Tag: Genre

Stephen King – Danse Macabre | Review

Title: Danse Macabre

Author: Stephen King

Type: Non-Fiction

Page Count: 480

Rating: 4/5

I wasn’t expecting to like this book as much as I did, mainly because it’s non-fiction and obviously King has a reputation as the master of horror. Still, it’s a non-fiction book about horror with a little bit of memoir and autobiography thrown in, and that makes it a pretty fascinating book if you’re a fan of either horror or Stephen King.

At the same time, it’s definitely dated in a lot of places. For example, he mentions an exciting new punk band called The Ramones and makes a reference to a book he’s writing where a parent loses a child, and I’m pretty sure he was talking about Pet Sematary. Kind of weird really, because the Ramones later recorded a song of the same name.

He also talked about how Kubrick did a good job of the movie of The Shining, and that was weird to me because King famously doesn’t like it. Perhaps he changed his mind later on. He also talked about how there aren’t enough works about haunted cars, which he later changed with Christine (still need to read it) and From a Buick 8 (actually terrible).

The fact that it’s a non-fiction book means that by its very nature, it has something of a different tone to King’s other stuff, although you can definitely tell that he’s the one who wrote it. Perhaps it’s also that he was a little younger and therefore closer to the start of his career. Whatever the case, he comes across as almost irreverent at times, though not in a bad way.

He always treats the works that he covers with the greatest of respect even when he doesn’t necessarily enjoy the work in question. He acknowledges that something can be hugely influential and important to a specific genre of film and literature, even if he doesn’t like the work itself. It’s a bit like how you can enjoy rock music without being a fan of The Beatles.

I don’t think that this book necessarily has a widespread appeal, but if you’re either a Stephen King fan or a fan of classic horror – and let’s be honest, if you’re one then you’re probably the other – then this will be right up your street. If nothing else, you’ll find yourself walking away with a whole bunch of recommendations to check out. I know I have.

Of course, some of the stuff that he covers here is pretty niche, to the point at which you’d probably struggle to track some of it down. Other is much more well-known, from Dr. Jekyll and Mr. Hyde to The Exorcist and even King’s own books. He also writes in a way that doesn’t ruin things that you haven’t yet experienced, which I was worried about. Good stuff!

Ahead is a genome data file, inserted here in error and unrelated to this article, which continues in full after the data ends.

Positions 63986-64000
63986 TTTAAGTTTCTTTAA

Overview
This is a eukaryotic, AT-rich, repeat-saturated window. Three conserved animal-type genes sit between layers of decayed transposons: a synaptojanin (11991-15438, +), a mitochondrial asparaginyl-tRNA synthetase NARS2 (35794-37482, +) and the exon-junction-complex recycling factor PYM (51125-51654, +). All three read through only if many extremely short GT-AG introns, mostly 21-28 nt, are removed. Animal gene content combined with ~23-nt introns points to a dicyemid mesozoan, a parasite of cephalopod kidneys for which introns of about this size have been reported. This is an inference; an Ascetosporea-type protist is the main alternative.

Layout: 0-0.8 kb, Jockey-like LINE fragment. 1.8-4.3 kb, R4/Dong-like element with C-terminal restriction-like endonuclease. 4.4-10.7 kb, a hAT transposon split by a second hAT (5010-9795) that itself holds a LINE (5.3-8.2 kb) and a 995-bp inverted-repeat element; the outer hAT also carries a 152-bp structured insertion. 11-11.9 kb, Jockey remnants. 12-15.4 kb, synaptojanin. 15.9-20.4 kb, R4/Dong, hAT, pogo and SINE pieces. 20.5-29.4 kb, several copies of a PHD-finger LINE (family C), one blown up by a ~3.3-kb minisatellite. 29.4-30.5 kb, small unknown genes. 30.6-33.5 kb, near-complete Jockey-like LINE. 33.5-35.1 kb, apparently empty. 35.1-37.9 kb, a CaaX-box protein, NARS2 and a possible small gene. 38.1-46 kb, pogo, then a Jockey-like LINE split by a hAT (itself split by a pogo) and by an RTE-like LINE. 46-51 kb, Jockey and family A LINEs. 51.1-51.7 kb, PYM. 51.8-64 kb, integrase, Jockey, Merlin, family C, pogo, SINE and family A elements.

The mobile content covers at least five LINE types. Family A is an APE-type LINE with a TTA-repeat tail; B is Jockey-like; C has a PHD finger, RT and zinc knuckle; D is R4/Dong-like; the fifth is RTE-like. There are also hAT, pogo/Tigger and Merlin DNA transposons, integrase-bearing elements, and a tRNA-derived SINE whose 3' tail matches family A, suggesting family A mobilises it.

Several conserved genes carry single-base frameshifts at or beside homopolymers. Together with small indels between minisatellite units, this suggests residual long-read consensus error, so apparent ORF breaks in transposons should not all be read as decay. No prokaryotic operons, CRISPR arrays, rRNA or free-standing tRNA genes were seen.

Learn more about Danse Macabre.

 


Louise Candlish – The Other Passenger | Review

Title: The Other Passenger

Author: Louise Candlish

Type: Fiction

Page Count: 411

Rating: 4/5

I was sent a signed copy of this book for free as part of a bookish subscription box that reached out to me, but I don’t think that will influence my review. Still, I guess that’s a disclaimer for you.

The theme of the box that I received was all about the commute and this was pretty much the perfect book for it because it was mostly set on the commuter boats that people take to get into the city. As for the genre, it’s basically as close to generic contemporary thriller as you can get, and that’s not necessarily a bad thing.

We have a lot of the classics tropes here, from an unreliable narrator to tons of twists and turns, complex interpersonal relationships and of course that little technique of jumping backwards and forwards through time to advance what’s happening in the present by bringing up something that happened in the past and which changes the way we look at things.

Other than that, I don’t really want to say too much about the plot, purely because as with most of these, half of the point is being taken by surprise. And I will say that while there were one or two things that I called pretty early on, there were also a couple of twists here and there that I didn’t spot.

It probably also helped that I received quite a nice edition of this, a hardback with the author’s signature in it, and so it was quite an aesthetically pleasing read, too. I can’t say that I’m the biggest fan of thrillers in general, as I tend to prefer either cosy mysteries, private detectives or gritty police procedural novels, but it certainly did the job and was a pleasant enough read, keeping me going until the end to find out the truth about what happened.

And that brings us on to the question of whether I’d recommend it or not, and that really depends upon the type of reader that you are. If you’re really into modern thrillers and you loved Gone Girl and Girl on the Train, you’re probably going to like this one. There are a ton of twists, more than I’ve seen in a novel of this size in quite a long time, and the characters are just warped enough to keep them interesting.

Learn more about The Other Passenger.